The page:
If a bond measure to construct a high-speed rail system were put on a California ballot today, it would be rejected soundly (59 percent), say the results of a Field Poll released in April 2012. Yet, State Senator Mark DeSaulnier (D-Concord), California Democrats AND nitwit Republicans are eager to broker high speed rail pork to campaign contributors. Voters approved Prop 1A, based on estimated costs High-Speed Rail in California at $43 billion, with a rosy prediction of a 2020 completion date. But a new cost estimate (November 2011) more than doubled the eventual cost and duration of the construction phase, estimating it would cost $98 billion to build and take until 2033 to complete. But the band plays on as pols scramble to payoff their campaign donors.
Today, with strong bipartisan support, the Senate approved Senate Bill 1117 with a 31-3 vote, calling for the creation of a statewide passenger rail plan that will be used to guide California’s rail transportation policy decisions.
“This bill ensures that the plans of the high speed rail program are integrated into the commuter and conventional passenger rail programs. This is extremely important if the high-speed rail plans for a blended system are to come to fruition,” said Senator Mark DeSaulnier (D-Concord). “As the state is embarking upon a major investment program in rail transit, it behooves us to ensure that high speed rail will operate as part of the state’s entire rail system when completed.”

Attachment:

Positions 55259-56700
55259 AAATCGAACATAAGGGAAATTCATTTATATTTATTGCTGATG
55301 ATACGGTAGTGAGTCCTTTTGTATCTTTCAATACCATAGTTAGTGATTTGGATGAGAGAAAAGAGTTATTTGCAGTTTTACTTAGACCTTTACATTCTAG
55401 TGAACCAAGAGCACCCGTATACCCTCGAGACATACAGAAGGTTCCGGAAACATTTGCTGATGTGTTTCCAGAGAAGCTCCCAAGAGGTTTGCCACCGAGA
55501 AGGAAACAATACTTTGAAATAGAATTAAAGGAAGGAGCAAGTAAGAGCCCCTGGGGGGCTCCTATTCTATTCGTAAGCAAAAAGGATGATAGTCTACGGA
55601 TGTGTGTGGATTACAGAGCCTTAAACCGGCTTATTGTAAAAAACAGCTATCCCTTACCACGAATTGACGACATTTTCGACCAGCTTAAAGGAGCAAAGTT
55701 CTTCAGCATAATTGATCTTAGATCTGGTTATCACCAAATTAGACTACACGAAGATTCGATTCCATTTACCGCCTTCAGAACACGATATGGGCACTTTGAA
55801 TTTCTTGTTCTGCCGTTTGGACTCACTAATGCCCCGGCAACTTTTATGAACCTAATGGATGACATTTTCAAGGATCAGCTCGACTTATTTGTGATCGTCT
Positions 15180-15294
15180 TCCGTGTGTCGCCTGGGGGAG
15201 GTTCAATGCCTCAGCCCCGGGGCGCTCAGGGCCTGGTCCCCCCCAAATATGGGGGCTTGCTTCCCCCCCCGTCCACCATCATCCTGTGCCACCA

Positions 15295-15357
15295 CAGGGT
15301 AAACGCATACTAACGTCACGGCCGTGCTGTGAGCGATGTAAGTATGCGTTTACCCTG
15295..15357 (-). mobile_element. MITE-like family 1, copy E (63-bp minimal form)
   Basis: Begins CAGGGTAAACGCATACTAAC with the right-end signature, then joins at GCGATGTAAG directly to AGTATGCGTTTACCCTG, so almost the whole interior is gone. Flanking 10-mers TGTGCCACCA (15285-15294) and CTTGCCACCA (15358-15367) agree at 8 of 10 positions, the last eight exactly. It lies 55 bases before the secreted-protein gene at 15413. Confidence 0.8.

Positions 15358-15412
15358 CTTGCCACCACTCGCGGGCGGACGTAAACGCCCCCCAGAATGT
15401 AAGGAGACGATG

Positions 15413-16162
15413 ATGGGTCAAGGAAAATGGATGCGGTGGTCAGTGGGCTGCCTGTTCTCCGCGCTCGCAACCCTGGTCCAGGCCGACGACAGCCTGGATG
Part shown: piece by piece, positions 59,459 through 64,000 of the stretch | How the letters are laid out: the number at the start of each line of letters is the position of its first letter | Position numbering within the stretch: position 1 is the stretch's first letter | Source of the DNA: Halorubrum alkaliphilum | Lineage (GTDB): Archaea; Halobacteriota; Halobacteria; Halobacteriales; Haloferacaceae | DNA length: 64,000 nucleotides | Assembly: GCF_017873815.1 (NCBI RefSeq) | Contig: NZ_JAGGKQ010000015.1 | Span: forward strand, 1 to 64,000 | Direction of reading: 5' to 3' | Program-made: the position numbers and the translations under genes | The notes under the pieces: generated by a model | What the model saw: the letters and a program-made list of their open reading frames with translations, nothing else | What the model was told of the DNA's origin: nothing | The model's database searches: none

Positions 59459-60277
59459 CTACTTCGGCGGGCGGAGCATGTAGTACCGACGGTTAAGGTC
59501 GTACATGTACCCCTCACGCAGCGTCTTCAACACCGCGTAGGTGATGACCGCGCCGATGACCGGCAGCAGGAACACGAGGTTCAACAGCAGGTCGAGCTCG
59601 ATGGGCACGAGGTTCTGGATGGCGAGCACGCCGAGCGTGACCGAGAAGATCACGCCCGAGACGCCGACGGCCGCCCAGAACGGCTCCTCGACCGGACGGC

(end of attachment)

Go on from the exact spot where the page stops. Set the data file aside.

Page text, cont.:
SB 1117 directs the California Transportation Commission (CTC), in cooperation with regional and state agencies, to create a statewide passenger rail plan to address the following issues:
· High speed rail, conventional intercity rail, commuter rail, and urban rail transit.
· Long-term infrastructure needs of the state and how rail can be used to meet them.
· Existing rail and increasing connections to rail, as well as high speed rail.
· A long-term plan for high speed rail.
· Existing corridors and rights of way issues.
· The goals of regional governance, greenhouse gas reduction, and the reduction of traditional air pollutants.
· Reducing congestion.
· Long term transportation energy needs.
Under SB 1117, the CTC will be required to hold public meetings and adopt a completed plan by September 2014. The plan would be updated every four years thereafter.
SB 1117 will next move to the Assembly for consideration.
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Sen. Mark DeSaulnier (D-Concord) chairs the Senate Transportation and Housing Committee and represents the Seventh Senate District, which includes most of Contra Costa County.